ruthless compassion (aroraborealis) wrote,
ruthless compassion

Sunday - Chichi

The unfortunate thing for me is that when I need to get up early in the morning, my body/mind doesn't really sleep as well as it does otherwise. Because it does that "I must check the time every hour to make sure that I'm not missing my deadline to be awake" thing. I was planning to get up at 5 for our meeting at 5:30 but at 3, my mind said, "Well, only two more hours. It's hardly worth it to go back to sleep." So I just laid in bed waiting for the roosters to start crowing and finally got up at 4:30. I do so hate waking up early, but it's a delight to be up and about when everything is peaceful and calm.

We met at 5:30 and caught a taxi to the terminal where there was no direct bus to Chichicastenango, which has a big market day Sundays and Thursdays. We had been told that being there earlier was better, thus the early morning activity. We caught a bus to Los Encuentros, about 2 hours away, on the way to Guatemala City, and from there changed to a bus to Chichi. in total, it took about 2 1/2 hours, and we were shopping by 8:30.

What can I say about this market? Holy shmeroly. It was huge. Huge. Enormous. Wowsa. I thought San Francisco had a big market, but I had no idea. Really.

There were hundreds of stalls of people selling clothes, decorations, bedspreads, pillowcovers, jewelry, masks, lime, instruments, corn, beans, vegetables, fruit, and just about anything else you can imagine (although it didn't have the animal area that San Francisco does, or if it does, I missed it.) I could EASILY have dropped several hundred dollars on a variety of incredibly beautiful stuff, if only I had 10 strong men to carry my purchases. As it was, there was only me and my friends, and they were buying, too, so I had to hold back. Which is just as well, I'm sure.

The prices were definitely better before 10, which is when the big tourist busses arrive, and suddenly we were no longer such a minority among the stalls. My relative fluency in Spanish obviously gave me a leg up in bargaining (in comparison to some of the transactions I overheard in other stalls), and the fact that I made some purchases earlier in the day meant that I could use those early (better) prices as landmarks. (I got a bedspread around 9 for 200Q, and later, asked at a different stall and was quoted 600Q. I explained I'd bought one earlier for 200, and the guy claimed his bedspread was bigger, and that's why so much more. He wouldn't go below 350 until I started to walk away, which inspired him to agree to my price of 250. But the fact is that even 600Q for the bedspread (around $75) would be a price that most any tourist would think was a steal, and had I not had the earlier transaction, I probably would have ended up paying around 400. I don't mind paying for my purchases, or even paying a bit of a tourist tax on them, but I like it when I can avoid it, and I know that they won't sell to me at a price that they're unwilling to take.)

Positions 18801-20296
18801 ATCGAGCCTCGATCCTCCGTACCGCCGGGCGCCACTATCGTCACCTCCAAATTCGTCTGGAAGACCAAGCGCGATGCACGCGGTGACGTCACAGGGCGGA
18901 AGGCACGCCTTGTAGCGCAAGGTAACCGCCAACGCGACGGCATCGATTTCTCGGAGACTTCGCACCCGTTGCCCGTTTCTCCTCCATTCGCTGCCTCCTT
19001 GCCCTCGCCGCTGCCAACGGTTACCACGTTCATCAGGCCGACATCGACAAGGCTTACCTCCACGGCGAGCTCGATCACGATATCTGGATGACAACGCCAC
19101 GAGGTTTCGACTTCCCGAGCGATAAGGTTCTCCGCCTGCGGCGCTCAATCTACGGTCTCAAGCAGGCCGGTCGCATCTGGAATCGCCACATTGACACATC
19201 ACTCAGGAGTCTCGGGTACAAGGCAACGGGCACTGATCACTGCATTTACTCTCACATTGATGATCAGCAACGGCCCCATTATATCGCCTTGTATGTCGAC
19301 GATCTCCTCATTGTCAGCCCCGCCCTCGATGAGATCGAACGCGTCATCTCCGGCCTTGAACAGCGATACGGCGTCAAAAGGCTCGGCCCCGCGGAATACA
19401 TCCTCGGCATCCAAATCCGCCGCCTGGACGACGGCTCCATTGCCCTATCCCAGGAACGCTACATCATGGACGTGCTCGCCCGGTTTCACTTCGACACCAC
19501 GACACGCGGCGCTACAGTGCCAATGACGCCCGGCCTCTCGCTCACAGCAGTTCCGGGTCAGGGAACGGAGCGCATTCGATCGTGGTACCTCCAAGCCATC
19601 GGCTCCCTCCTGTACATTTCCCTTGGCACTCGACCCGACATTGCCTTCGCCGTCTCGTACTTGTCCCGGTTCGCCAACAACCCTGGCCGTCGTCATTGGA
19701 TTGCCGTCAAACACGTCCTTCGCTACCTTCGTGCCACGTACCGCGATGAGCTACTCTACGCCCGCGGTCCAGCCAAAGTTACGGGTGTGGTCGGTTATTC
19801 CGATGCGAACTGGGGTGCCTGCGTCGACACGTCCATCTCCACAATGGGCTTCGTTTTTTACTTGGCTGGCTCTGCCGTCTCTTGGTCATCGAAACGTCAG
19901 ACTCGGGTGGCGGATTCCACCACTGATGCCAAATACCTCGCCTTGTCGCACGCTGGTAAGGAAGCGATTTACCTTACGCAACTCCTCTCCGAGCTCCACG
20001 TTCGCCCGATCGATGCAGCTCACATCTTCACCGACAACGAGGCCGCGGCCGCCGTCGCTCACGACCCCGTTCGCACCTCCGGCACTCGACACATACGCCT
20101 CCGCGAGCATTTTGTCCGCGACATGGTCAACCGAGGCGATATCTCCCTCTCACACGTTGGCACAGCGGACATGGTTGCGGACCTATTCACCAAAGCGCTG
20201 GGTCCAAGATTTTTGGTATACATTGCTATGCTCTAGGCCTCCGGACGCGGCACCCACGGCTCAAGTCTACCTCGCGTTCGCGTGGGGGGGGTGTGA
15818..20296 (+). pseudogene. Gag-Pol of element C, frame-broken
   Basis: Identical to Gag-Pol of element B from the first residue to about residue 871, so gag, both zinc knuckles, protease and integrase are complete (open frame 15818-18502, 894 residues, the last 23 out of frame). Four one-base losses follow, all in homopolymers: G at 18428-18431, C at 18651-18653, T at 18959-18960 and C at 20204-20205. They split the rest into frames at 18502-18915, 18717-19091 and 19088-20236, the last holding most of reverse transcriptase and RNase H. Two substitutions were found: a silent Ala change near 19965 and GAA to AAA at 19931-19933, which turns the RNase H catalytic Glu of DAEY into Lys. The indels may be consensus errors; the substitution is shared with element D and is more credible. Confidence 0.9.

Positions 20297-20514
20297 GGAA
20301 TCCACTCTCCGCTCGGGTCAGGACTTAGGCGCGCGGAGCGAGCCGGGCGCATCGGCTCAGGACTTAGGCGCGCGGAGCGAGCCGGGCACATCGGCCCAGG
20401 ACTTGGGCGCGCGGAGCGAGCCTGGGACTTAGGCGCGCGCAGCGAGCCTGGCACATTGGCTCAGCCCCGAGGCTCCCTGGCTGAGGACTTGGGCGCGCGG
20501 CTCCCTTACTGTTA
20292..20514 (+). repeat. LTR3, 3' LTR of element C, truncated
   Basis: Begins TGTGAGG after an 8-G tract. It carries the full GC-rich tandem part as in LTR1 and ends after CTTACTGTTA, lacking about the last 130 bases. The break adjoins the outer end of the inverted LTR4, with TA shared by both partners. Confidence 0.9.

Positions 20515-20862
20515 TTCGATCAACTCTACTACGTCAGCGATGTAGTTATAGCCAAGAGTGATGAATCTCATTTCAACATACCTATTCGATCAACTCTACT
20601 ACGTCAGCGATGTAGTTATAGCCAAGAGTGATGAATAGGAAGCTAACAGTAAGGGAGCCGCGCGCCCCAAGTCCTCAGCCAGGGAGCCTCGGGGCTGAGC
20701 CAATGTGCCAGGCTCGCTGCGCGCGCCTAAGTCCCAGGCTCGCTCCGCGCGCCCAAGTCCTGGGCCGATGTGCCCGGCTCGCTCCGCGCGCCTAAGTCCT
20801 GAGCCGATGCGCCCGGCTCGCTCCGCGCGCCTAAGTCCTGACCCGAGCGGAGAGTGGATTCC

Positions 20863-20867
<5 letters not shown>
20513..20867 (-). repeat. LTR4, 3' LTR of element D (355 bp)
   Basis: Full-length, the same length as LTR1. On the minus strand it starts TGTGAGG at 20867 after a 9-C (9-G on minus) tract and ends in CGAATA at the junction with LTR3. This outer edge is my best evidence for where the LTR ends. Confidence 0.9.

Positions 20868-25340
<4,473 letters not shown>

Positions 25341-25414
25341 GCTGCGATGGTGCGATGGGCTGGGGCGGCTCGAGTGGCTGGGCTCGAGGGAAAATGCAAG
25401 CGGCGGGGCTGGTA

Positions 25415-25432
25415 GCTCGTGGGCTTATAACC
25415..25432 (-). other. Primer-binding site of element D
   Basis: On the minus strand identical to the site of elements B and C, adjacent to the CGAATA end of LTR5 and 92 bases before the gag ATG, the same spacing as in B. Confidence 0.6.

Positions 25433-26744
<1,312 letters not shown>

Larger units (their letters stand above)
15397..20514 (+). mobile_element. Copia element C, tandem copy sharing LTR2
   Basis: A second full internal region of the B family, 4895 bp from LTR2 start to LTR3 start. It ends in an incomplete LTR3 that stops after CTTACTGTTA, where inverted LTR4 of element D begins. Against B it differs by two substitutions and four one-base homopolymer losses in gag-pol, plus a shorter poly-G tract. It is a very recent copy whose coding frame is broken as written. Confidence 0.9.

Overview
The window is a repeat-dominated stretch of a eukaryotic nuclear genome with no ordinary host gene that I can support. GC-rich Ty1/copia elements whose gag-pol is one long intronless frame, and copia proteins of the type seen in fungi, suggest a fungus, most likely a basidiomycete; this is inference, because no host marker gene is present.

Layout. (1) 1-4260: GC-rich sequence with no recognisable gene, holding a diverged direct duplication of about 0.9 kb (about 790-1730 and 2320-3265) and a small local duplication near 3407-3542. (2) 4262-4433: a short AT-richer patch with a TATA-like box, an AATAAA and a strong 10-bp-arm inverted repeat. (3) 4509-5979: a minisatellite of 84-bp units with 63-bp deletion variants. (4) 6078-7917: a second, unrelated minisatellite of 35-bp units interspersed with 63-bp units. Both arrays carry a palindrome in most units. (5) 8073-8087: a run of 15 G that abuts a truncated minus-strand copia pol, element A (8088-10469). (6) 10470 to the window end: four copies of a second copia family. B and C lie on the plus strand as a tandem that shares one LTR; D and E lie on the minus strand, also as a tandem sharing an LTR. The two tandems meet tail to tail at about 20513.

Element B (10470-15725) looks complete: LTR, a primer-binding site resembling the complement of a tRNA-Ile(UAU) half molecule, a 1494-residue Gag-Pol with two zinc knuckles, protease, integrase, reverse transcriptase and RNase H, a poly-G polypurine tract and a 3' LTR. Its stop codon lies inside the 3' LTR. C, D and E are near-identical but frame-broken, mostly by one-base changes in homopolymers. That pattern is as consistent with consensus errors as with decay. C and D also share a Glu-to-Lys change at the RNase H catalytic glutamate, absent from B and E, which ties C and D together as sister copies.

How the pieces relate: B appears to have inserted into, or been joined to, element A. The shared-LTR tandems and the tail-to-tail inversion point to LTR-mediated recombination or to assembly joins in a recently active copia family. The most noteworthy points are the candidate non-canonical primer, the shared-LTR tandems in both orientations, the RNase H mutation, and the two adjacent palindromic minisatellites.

Like in Panajachel last year, there were a lot of people wandering around with their wares trying to get you to buy them. I wish there were a way to signal to them that they're wasting their time following me around when I've decided that I'm really not going to buy from them, because it's a shame that they glom onto someone who's going to decline, no matter how hard they try. We're in a time of low tourism, so some folks, especially at the end of the day, were relatively desperate to make sales.

We lunched in a nice comedor where we were the only gringos and had the tastiest piece of chicken I've had in ages.

We also wandered around the cemetary a bit, taking time out from our orgy of materialism to do so. I love the cemetaries here. More on that another time. Chichi is a smallish town set in the mountains, steep hills both in and around the town. It's really incredibly beautiful. I'd like to go back another time on a non-market day to get a more laid-back view of things.

We finally got on a bus to return around 2pm, maybe a little later. We all had a couple of bags of stuff each, and each of us forgot at least one bag at least once during the course of the day, but, fortunately, all were recovered without incident. On the return, we had to change busses twice, to my annoyance, and finally got back to Xela around 6, tired, hungry, and materialistic.

My plan had been to go to Panajachel to spend a day or two on the lake starting today before going to Guate to spend Wednesday night. I now have no desire whatsoever to get on a bus for more than a few minutes for at least two days, so I've decided to stay here in Xela, instead, which has its own benefits. And, wow, Wednesday I head to Guate and Thursday to Boston. It's amazing how short a three week trip can seem following on the heels of a four month one!

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